Calhoun responded that he wouldn't "give a dime back," claimed the basketball program brings $12 million into the school annually and told Krayeske to shut up. Calhoun was criticized about his conduct by the governor and members of the state legislature.
New Committee Members
Wake Forest athletic director Ron Wellman, Big Sky Conference commissioner Ron Fullerton and Big 12 commissioner Dan Beebe have been appointed to the NCAA Division I Men's Basketball Committee. Their terms will begin Sept. 1.
They will replace Utah AD Chris Hill, SEC commissioner Mike Slive and George Mason AD Tom O'Connor. Slive's role will as the committee chairman will be assumed by UCLA AD Dan Guerrero.
The remaining of the committee consists of Xavier AD Mike Bobinski, Connecticut AD Jeff Hathaway, Texas-San Antonio AD Lynn Hickey, Kent State AD Laing Kennedy, California-Riverside AD Stan Morrison and Ohio State AD Gene Smith.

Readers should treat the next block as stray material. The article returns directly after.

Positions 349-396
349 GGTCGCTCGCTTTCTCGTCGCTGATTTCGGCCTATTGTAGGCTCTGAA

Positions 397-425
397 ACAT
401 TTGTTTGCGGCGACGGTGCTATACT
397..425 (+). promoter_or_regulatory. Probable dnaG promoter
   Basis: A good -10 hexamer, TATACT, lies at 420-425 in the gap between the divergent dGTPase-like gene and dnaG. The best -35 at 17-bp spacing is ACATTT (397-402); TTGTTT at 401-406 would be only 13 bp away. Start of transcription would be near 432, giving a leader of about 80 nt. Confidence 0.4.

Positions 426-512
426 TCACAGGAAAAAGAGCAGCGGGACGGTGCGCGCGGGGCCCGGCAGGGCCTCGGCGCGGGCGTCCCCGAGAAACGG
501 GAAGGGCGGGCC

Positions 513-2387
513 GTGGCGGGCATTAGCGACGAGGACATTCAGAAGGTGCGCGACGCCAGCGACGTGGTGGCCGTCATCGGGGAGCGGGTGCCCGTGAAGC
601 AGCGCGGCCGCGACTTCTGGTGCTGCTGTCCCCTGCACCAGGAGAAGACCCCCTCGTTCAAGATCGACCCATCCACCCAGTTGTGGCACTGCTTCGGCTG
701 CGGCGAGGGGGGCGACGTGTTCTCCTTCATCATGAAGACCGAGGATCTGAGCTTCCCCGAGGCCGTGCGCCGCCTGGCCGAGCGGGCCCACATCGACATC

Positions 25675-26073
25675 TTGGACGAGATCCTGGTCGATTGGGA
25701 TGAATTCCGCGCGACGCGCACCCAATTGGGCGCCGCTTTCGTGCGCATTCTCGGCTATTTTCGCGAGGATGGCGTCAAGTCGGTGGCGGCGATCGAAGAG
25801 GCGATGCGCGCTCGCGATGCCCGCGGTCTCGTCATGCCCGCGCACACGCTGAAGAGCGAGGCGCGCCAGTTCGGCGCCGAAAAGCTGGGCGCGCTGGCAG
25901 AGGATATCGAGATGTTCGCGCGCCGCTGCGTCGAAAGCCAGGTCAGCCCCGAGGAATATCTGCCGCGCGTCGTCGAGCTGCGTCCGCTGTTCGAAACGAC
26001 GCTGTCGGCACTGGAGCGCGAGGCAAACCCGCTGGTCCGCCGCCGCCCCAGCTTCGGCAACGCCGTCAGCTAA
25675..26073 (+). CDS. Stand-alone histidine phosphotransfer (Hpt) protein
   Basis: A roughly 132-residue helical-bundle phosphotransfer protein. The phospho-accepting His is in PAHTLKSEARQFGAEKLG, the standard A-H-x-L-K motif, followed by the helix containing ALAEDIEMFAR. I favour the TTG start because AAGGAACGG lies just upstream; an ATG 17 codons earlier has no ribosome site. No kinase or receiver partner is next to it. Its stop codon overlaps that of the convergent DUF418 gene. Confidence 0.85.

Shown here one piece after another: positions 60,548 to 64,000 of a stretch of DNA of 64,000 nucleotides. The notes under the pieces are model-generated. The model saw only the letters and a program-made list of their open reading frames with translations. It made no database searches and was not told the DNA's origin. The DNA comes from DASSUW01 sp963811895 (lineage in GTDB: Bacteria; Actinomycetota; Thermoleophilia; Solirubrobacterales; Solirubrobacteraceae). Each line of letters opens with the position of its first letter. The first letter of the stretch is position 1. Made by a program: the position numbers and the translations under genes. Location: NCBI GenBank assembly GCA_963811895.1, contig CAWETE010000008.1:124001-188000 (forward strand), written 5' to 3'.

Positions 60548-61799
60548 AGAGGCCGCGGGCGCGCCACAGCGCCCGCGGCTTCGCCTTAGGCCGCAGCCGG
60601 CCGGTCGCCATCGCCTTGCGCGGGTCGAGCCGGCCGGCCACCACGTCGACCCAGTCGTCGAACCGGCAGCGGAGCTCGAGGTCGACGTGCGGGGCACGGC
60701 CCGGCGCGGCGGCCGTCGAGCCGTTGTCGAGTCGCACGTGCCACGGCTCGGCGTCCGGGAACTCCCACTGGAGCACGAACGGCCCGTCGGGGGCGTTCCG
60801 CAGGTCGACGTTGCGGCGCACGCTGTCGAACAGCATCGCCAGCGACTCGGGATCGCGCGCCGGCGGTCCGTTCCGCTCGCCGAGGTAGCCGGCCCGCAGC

Games to Watch
Top five games in the next week according to the Pomeroy Ratings with all times Eastern:
No. 22 Marquette (23-5) at No. 6 Louisville (22-5), Sunday, March 1, 12 p.m., CBS
No. 7 Missouri (24-4) at No. 10 Kansas (23-5), Sunday, March 1, 2 p.m., CBS
No. 13 Michigan State (22-5) at No. 21 Illinois (23-6), Sunday, March 1, 4 p.m., CBS
No. 22 Marquette (23-5) at No. 4 Pittsburgh (25-3), Wednesday, March 4, 7:30 p.m., ESPN2
No. 19 Oklahoma (25-3) at No. 8 Missouri (24-4), Wednesday, March 4, 9 p.m., Big 12 Network
John Perrotto is an author of Basketball Prospectus.